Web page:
The parish church here, barely 150m away, is a wonderful late Victorian affair and bears testimony to the new parishes carved out out of the old Mediaeval ones as the rail lines out of central London spawned a ring of new development in what is now Zone 2. With the new terraces and rail stations came parades of local shops, pubs and churches. In 15 years, I've never been inside it. But neither, in 15 years, has the vicar, who lives in a rather splendid ivy-clad attached dwelling, ever knocked on my door to invite me to do so. In fact he (or she, as far as I know) has been invisible, never even once seen in the corner co-op, never a single glimpse of a clerical collar on the street. And never, in 15 years, has a single parish newsletter ever dropped onto my doormat. Coming from a Suffolk village in which one bumped into the vicar on the village street at least once or twice a week, and greeted him by name, this is extraordinary.
I'm a firm believer in the potential of the local parish church to be the centre of the whole community, whatever the caste or creed of those in the parish, the duty to one's neighbour coming rather higher on the list than either the 39 articles or the Catholic catechism. In Suffolk, villagers of all faiths packed the church for carol services and harvest festivals and the like, each having a moral lien on the physical church if not any clear tie to the church spiritual.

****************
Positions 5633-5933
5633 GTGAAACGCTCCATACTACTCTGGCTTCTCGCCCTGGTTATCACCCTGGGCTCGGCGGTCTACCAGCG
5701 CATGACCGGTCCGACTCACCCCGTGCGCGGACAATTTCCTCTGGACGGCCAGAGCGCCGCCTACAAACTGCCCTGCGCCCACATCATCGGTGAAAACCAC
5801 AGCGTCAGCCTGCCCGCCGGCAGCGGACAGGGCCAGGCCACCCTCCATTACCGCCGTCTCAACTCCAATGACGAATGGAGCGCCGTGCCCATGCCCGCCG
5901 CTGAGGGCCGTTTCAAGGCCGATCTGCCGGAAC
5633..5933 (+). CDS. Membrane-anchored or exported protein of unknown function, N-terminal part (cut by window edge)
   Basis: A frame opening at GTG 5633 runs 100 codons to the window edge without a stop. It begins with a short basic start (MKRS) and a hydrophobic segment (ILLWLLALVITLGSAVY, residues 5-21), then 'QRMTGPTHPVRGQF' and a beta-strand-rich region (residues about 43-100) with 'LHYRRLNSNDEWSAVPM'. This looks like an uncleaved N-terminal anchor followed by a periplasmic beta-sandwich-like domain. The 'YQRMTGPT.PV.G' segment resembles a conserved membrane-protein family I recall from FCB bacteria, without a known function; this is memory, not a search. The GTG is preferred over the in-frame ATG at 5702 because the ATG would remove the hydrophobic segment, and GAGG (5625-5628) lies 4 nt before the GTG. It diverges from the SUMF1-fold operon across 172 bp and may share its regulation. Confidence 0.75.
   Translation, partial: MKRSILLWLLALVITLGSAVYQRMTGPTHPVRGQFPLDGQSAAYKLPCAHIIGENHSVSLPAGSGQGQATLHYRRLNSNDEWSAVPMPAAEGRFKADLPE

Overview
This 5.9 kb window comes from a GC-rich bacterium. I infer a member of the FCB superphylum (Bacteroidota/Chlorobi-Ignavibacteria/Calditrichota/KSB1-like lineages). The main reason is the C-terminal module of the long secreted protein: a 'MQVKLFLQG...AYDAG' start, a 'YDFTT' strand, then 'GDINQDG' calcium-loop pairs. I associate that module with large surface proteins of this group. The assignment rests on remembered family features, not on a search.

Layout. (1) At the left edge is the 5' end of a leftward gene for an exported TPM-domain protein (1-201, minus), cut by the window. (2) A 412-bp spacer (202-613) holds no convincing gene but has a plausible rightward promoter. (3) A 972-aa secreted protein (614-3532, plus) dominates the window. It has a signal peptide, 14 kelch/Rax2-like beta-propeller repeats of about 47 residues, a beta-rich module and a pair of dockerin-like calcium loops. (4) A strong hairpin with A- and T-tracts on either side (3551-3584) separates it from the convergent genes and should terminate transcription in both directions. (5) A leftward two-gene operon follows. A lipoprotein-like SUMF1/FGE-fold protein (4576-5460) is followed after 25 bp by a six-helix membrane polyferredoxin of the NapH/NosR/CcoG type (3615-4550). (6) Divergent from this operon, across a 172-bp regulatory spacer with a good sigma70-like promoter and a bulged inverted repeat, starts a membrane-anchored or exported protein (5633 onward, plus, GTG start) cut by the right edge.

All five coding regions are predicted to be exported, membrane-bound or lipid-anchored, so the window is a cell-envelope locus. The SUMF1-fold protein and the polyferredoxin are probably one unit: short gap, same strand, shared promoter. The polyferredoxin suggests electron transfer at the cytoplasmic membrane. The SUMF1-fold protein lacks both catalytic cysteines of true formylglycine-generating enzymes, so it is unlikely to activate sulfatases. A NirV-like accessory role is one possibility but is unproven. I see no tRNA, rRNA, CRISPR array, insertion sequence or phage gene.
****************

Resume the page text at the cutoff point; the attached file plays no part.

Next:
So come on, London vicars all. Eschew all that introvert obsessioning that's seen you turn your backs on your parishes and get your coats on. Walk your streets pushing a parish newsletter through each letter box; stand outside the convenience store and give sweets to the kiddies, visit everyone who newly moves in, use the church as a meeting place, clearing house, bazaar and living room for the community. Few will be offended, many more will be delighted. It's time you learned from your country cousins.